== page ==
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Prince among Punjab’s Kings is the odd one but think twice before ruling him out in IPL 2024

Prince is still getting used to the rigours of IPL but being part of the PBKS set-up has already taught him that he can be accepted as a cricketer the way he is

It’s a whole new world for Prince Choudhary. IPL generally is for most cricketers, let alone for someone who didn’t have any List A or first-class experience before getting picked up at the auction. The attention, the glamour, the money, the grand stage, and sharing the dressing room with superstars of the game – IPL is the biggest of them all. But for Prince, it is more about finding acceptance. He is still getting used to the rigours of the highest level but being part of the Punjab Kings set-up has already taught him that he can be accepted as a cricketer the way he is.

PBKS player Prince Choudhary(Prince Choudhary?Instagram)

“Yahan bohut alag mahoul hai. (Things are different here). They don’t want to change me, they want to improve me,” Prince told Hindustan Times. The heaviness of Prince’s words overpowered his innocent yet charming smile. He has his reasons for feeling this way. Taunts over his bowling action and rejections for being unconventional were a part of his daily routine.

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“I have met many coaches in Delhi. Some said, my head falls while delivering the ball. Some pointed out the speed of my non-bowling arm. I was also told to bowl slowly. But the good thing is that I didn’t listen to everything everyone said. Maine apni kari (I listened to my heart). It is my natural god-gifted action,” he said.

And when that same thing became one of the biggest factors behind his IPL selection, it took some time for the 24-year-old from Delhi to digest. “Shikhar (Dhawan) bhaiya ne bola ‘jaise dalta hai bachpan se, waise hi dalta rahe, kuch badalne ki zaroorat nahi‘. (Shikhar Dhawan said ‘Keep doing what you have done all these years, no need to change anything’.) ‘Just back yourself’, said (Sanjay) Bangar sir. ‘Your bowling action will make it difficult for the batters to read you’.”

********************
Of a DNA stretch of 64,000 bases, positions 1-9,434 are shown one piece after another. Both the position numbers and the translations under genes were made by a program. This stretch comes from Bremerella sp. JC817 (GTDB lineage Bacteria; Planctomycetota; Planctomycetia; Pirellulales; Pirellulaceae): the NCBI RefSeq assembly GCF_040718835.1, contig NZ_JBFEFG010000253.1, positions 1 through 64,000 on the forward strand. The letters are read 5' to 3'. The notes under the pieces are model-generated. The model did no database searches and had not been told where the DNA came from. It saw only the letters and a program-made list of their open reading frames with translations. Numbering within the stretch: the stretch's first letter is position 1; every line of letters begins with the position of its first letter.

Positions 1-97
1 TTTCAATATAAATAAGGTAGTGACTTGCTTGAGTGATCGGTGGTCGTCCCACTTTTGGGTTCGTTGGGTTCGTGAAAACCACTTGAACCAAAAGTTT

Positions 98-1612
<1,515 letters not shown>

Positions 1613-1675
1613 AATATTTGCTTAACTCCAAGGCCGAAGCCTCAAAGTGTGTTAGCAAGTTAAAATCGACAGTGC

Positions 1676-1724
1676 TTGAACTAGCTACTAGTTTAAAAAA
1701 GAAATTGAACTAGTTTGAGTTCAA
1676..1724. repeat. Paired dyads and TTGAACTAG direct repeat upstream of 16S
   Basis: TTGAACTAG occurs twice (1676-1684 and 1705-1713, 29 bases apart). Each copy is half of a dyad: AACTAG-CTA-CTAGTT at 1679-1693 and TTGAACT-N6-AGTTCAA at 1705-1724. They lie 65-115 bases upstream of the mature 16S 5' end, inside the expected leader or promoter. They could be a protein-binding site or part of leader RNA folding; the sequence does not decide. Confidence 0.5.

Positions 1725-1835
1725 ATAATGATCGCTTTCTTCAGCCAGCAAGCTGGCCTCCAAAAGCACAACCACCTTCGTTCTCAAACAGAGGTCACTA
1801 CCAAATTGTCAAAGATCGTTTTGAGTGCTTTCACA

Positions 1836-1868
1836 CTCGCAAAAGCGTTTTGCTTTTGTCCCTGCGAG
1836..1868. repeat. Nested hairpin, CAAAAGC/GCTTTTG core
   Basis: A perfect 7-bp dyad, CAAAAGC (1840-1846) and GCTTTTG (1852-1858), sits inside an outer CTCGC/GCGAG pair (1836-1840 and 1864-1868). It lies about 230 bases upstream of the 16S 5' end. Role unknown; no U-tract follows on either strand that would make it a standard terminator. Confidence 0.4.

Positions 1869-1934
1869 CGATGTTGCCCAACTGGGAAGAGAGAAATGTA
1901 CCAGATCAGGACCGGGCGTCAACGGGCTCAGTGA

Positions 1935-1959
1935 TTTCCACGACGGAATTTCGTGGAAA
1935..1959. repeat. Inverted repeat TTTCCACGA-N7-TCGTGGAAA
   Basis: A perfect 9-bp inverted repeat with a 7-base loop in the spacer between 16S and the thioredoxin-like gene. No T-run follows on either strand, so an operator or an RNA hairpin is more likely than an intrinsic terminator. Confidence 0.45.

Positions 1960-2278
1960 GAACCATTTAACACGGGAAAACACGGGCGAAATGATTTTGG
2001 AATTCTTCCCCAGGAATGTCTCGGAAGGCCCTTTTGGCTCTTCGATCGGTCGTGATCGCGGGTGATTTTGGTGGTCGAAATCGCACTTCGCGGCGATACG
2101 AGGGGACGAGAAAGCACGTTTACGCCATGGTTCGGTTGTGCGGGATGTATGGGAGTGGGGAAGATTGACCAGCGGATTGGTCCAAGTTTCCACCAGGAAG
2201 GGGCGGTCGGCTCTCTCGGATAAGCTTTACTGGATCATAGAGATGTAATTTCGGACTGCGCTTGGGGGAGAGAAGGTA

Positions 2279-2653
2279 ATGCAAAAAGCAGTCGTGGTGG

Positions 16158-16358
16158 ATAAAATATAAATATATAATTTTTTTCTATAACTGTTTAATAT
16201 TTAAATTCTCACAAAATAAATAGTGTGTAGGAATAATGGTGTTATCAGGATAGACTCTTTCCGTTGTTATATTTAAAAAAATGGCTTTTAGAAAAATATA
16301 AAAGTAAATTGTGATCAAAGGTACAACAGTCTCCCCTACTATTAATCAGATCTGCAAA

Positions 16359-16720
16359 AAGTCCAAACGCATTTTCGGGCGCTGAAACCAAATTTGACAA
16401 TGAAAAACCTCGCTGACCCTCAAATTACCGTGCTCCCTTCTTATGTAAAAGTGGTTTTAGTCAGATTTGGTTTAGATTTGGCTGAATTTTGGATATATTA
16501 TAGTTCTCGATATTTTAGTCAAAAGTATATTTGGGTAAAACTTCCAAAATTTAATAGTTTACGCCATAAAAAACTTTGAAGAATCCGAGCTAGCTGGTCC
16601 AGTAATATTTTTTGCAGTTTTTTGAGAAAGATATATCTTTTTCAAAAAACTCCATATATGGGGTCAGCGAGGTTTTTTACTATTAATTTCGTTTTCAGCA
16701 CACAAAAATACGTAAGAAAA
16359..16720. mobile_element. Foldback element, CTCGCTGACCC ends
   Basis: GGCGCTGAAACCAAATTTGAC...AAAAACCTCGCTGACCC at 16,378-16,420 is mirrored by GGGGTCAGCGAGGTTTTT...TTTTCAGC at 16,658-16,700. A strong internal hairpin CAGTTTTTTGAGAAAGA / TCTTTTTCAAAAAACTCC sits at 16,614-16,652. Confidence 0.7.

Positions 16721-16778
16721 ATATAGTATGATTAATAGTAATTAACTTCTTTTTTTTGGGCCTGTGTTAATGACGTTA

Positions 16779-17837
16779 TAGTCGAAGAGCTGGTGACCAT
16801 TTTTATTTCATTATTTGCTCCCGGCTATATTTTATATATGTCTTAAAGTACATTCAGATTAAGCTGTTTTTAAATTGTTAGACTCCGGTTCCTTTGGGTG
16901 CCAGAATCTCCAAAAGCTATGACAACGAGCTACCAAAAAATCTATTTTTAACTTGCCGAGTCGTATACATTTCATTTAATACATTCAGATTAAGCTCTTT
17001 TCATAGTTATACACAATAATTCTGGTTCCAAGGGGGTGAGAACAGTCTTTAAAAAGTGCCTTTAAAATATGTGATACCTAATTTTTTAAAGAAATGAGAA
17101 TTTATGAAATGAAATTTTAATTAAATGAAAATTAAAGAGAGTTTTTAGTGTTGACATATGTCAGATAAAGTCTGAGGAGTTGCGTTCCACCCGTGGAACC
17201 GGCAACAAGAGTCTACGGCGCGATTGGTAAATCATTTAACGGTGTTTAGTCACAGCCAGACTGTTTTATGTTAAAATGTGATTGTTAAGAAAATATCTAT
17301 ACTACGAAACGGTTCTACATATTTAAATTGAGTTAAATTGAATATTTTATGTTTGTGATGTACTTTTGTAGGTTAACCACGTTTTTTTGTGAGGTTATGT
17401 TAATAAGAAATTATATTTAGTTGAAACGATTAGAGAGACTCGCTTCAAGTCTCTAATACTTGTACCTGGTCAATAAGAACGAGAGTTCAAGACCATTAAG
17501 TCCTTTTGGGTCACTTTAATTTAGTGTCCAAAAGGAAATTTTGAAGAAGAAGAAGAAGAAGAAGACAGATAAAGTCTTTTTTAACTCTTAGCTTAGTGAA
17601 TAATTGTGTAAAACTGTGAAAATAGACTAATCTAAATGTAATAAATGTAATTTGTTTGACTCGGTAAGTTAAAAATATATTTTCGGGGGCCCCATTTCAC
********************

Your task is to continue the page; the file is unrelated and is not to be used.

Before captain Dhawan and director Bangar, it was PBKS head coach Trevor Bayliss who first took note of Prince in the trials in Mullanpur, Punjab. Prince remembers the date by heart. “7th November 2023,” he said with a childlike enthusiasm. That was the first time Prince auditioned for PBKS. But before November 7, 2023, he faced rejections at Kolkata Knight Riders, Delhi Capitals, and Mumbai Indians.

And each time, he went back to the drawing board, fixed a few bugs and returned as a better version. The software upgrades were subtle but significant. Sometimes it was about the pause in the delivery stride – a slight hold would give him better control. Sometimes it was about his grip.

What’s unique about Prince Choudhary’s bowling action and why it was his nemesis in the beginning

Prince has been upgrading himself since the age of 10 even before taking up serious cricket. A wrong-footed medium pacer turned leg spinner, Prince, is unlike any other member of his fraternity. There is a resemblance with a young Virat Kohli and even a tad with Afghanistan superstar Rashid Khan but none of their head turns towards the umpire instead of the batter while delivering the ball like Prince. His non-bowling arm goes up high for a split second but stays tucked close to his body at the time of release. The high momentum of his run-up pushes his right arm to rip the ball forward.